If you’ve been following JOVM for the past few years, you’d know that this site has increasingly followed my own personal philosophies – namely becoming a site that focuses on music regardless of genre or country of origin. Some of you, who have been following for quite some time may remember that a couple of years ago my previous employer had sent me on a business trip to Frankfurt am Main, Germany for the annual Frankfurt Book Fair and just as I was about to embark on my trip, I had heard from a Australian-born, Berlin-based indie pop artist Sophia Exiner, who writes, records and performs under the moniker (and childhood nickname) Phia. Her breezy single, “Do You Ever?” which employed the use of loop pedals, beatboxing, the kalimba, a thumb piano popularly used across the Sub-Saharan region of Africa paired with Exiner’s coquettish vocals received attention globally as that single and several other releases have been compared favorably to the likes of Bjork, tUnE yArDs, Regina Spektor and others.
Interestingly, the track also brought international attention to a fellow Austrian-born, Berlin-based artist, Joshua Teicher, Exner’s boyfriend, producer and collaborator. Teicher has written and performed both in a band, Mez Medallion, whose sound bore a resemblance to In Ghost Colours-era Cut Copy, St. Lucia others; in other words shimmering synth and guitar based pop with tight grooves and sinuous bass paired with earnest, plaintive vocals and as a solo artist under the moniker of Josh The Cat. I had done a Q&A with Teicher sometime after the release of Mez Medallion’s Live in Berlin EP but in an email setting up the Q&A, Teicher had told me that he had found himself in a period of artistic and sonic transition as he and Exiner were working on her debut full-length album, which is slated for a Fall 2015 release.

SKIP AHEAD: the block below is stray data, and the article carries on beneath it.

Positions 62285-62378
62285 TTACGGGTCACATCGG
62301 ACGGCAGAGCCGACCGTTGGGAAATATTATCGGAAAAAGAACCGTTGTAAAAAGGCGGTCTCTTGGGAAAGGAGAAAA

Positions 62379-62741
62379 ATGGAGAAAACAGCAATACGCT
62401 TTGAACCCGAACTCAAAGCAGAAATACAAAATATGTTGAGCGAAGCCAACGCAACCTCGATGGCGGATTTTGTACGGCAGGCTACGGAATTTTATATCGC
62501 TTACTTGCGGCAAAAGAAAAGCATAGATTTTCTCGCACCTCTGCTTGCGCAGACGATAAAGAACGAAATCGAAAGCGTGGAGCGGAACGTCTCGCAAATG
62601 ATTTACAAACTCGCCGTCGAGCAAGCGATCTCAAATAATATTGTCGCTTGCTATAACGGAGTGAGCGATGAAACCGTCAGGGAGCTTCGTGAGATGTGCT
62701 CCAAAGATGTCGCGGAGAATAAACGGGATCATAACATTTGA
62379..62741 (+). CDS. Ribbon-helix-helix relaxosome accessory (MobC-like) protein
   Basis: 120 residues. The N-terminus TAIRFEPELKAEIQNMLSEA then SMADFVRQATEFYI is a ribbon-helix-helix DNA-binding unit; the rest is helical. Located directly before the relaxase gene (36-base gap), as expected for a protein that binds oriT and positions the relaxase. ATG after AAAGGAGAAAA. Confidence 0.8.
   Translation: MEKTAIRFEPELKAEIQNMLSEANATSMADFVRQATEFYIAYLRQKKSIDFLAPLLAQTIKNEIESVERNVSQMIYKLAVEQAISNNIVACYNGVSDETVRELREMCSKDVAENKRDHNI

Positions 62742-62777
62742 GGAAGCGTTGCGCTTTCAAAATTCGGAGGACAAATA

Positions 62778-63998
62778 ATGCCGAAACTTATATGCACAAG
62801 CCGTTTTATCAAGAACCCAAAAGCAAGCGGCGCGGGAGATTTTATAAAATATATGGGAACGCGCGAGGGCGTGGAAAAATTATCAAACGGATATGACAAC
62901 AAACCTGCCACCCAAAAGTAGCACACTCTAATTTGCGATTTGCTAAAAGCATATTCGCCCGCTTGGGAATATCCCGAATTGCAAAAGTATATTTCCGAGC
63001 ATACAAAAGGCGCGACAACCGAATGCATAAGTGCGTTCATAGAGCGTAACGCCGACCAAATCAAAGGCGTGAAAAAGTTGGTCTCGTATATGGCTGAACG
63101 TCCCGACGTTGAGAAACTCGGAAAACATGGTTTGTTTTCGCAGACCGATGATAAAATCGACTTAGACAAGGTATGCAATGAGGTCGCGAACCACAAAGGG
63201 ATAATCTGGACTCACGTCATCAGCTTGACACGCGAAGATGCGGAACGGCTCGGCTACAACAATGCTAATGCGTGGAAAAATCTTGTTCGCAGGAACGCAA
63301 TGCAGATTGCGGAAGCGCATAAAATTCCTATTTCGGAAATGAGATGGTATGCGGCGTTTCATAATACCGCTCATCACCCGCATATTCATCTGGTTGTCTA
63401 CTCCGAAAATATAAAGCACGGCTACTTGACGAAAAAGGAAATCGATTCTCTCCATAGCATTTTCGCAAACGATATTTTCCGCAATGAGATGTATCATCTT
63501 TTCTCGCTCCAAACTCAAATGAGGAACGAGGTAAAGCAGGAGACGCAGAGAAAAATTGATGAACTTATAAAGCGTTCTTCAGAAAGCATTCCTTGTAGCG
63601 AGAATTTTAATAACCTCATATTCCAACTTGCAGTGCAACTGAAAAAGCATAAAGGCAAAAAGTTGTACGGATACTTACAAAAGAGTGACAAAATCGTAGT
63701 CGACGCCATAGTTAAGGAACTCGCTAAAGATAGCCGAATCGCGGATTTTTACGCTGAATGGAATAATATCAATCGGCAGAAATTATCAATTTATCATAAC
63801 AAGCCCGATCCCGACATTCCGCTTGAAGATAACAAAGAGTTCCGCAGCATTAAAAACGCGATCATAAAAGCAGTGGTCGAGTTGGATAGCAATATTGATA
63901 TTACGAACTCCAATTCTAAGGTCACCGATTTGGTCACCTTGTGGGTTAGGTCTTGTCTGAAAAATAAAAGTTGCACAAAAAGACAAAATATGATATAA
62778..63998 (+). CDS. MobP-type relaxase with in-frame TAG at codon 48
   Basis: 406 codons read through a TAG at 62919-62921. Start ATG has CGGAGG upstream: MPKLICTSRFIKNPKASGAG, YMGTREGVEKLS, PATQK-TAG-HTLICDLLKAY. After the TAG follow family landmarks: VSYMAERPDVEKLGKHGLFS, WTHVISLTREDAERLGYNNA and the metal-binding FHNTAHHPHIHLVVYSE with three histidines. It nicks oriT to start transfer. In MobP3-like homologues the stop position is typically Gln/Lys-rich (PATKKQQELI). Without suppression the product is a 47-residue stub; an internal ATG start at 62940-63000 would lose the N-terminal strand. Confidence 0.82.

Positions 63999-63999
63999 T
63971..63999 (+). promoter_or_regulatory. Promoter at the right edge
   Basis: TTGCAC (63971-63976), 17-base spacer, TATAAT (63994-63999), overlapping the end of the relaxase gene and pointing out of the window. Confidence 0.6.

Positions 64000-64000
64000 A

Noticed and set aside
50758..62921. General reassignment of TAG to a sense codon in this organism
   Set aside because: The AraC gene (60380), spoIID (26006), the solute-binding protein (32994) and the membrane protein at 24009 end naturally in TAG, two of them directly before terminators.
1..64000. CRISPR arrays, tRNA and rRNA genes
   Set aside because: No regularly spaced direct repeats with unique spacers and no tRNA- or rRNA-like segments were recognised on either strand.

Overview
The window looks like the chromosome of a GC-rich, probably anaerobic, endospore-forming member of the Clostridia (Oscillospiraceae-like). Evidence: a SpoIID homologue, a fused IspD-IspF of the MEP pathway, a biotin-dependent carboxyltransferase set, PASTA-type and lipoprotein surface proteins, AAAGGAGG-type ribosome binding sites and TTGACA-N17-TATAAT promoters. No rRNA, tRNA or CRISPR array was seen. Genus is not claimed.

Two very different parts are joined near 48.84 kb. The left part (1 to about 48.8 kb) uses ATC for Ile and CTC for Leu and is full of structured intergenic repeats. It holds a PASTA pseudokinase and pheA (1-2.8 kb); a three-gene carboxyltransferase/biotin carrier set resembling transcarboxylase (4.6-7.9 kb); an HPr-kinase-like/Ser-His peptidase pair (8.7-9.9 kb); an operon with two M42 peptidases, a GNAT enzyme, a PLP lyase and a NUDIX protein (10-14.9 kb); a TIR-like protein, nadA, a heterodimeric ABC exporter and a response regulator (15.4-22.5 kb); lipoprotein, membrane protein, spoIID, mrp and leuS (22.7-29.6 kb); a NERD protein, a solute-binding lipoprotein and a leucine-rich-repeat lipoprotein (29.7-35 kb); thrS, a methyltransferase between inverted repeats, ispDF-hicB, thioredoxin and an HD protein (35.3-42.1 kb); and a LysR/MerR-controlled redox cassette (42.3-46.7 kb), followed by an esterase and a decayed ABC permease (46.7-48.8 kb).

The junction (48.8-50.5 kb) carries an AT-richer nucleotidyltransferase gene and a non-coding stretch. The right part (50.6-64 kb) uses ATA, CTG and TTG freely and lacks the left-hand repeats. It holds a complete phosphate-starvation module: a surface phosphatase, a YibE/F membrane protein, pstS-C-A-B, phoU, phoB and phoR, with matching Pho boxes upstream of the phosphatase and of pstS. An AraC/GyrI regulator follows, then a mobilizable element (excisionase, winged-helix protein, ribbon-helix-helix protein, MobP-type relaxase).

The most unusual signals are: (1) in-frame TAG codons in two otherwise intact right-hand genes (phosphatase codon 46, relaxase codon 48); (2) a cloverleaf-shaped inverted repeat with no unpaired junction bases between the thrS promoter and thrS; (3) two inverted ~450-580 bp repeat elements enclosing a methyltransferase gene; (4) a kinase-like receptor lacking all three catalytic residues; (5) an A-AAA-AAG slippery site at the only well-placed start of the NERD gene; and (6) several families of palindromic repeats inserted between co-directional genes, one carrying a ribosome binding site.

Teicher will also be releasing an EP under the Josh The Cat moniker later this year, and the EP’s first single “Let’s Start” possesses the same breezy feel that has garnered international attention, comprised of shimmering guitars, shimmering synths, drums and Teicher’s dreamy yet plaintive vocals; however, the song also manages to sound much more assured and mature as it expresses the sort of vulnerability and fragility of being in love and wanting to make it right. With such artistic growth, I expect that the blogosphere will be big on Teicher and his forthcoming EP.